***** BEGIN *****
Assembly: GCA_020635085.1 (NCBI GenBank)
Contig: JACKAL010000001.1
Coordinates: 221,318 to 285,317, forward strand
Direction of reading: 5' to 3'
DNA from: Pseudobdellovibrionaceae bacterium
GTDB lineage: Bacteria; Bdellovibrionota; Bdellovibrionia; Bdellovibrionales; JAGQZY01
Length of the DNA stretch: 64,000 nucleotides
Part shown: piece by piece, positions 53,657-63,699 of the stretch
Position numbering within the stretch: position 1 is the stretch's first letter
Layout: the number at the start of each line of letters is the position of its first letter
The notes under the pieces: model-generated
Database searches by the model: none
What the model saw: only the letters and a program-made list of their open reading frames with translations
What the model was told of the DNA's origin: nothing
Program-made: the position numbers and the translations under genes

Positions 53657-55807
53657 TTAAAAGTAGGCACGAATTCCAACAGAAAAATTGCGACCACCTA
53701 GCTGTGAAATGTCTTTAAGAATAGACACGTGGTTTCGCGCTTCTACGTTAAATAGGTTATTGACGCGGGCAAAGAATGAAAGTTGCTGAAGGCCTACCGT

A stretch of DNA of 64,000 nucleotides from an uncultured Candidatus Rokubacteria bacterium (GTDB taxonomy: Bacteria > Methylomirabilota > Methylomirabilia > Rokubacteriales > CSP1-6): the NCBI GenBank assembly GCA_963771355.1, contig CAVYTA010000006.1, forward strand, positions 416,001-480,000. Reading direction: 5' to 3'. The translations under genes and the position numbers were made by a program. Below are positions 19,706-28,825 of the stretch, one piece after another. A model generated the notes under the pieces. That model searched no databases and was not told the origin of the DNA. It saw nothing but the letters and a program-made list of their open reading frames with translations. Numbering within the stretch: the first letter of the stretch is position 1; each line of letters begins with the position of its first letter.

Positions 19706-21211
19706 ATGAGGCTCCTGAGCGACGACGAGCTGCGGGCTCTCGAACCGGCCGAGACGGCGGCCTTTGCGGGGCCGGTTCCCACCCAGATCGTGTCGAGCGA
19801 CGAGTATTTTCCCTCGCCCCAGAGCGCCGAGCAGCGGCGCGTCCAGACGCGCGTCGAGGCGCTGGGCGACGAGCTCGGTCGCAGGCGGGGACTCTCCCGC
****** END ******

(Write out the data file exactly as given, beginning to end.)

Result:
Assembly: GCA_020635085.1 (NCBI GenBank)
Contig: JACKAL010000001.1
Coordinates: 221,318 to 285,317, forward strand
Direction of reading: 5' to 3'
DNA from: Pseudobdellovibrionaceae bacterium
GTDB lineage: Bacteria; Bdellovibrionota; Bdellovibrionia; Bdellovibrionales; JAGQZY01
Length of the DNA stretch: 64,000 nucleotides
Part shown: piece by piece, positions 53,657-63,699 of the stretch
Position numbering within the stretch: position 1 is the stretch's first letter
Layout: the number at the start of each line of letters is the position of its first letter
The notes under the pieces: model-generated
Database searches by the model: none
What the model saw: only the letters and a program-made list of their open reading frames with translations
What the model was told of the DNA's origin: nothing
Program-made: the position numbers and the translations under genes

Positions 53657-55807
53657 TTAAAAGTAGGCACGAATTCCAACAGAAAAATTGCGACCACCTA
53701 GCTGTGAAATGTCTTTAAGAATAGACACGTGGTTTCGCGCTTCTACGTTAAATAGGTTATTGACGCGGGCAAAGAATGAAAGTTGCTGAAGGCCTACCGT

A stretch of DNA of 64,000 nucleotides from an uncultured Candidatus Rokubacteria bacterium (GTDB taxonomy: Bacteria > Methylomirabilota > Methylomirabilia > Rokubacteriales > CSP1-6): the NCBI GenBank assembly GCA_963771355.1, contig CAVYTA010000006.1, forward strand, positions 416,001-480,000. Reading direction: 5' to 3'. The translations under genes and the position numbers were made by a program. Below are positions 19,706-28,825 of the stretch, one piece after another. A model generated the notes under the pieces. That model searched no databases and was not told the origin of the DNA. It saw nothing but the letters and a program-made list of their open reading frames with translations. Numbering within the stretch: the first letter of the stretch is position 1; each line of letters begins with the position of its first letter.

Positions 19706-21211
19706 ATGAGGCTCCTGAGCGACGACGAGCTGCGGGCTCTCGAACCGGCCGAGACGGCGGCCTTTGCGGGGCCGGTTCCCACCCAGATCGTGTCGAGCGA
19801 CGAGTATTTTCCCTCGCCCCAGAGCGCCGAGCAGCGGCGCGTCCAGACGCGCGTCGAGGCGCTGGGCGACGAGCTCGGTCGCAGGCGGGGACTCTCCCGC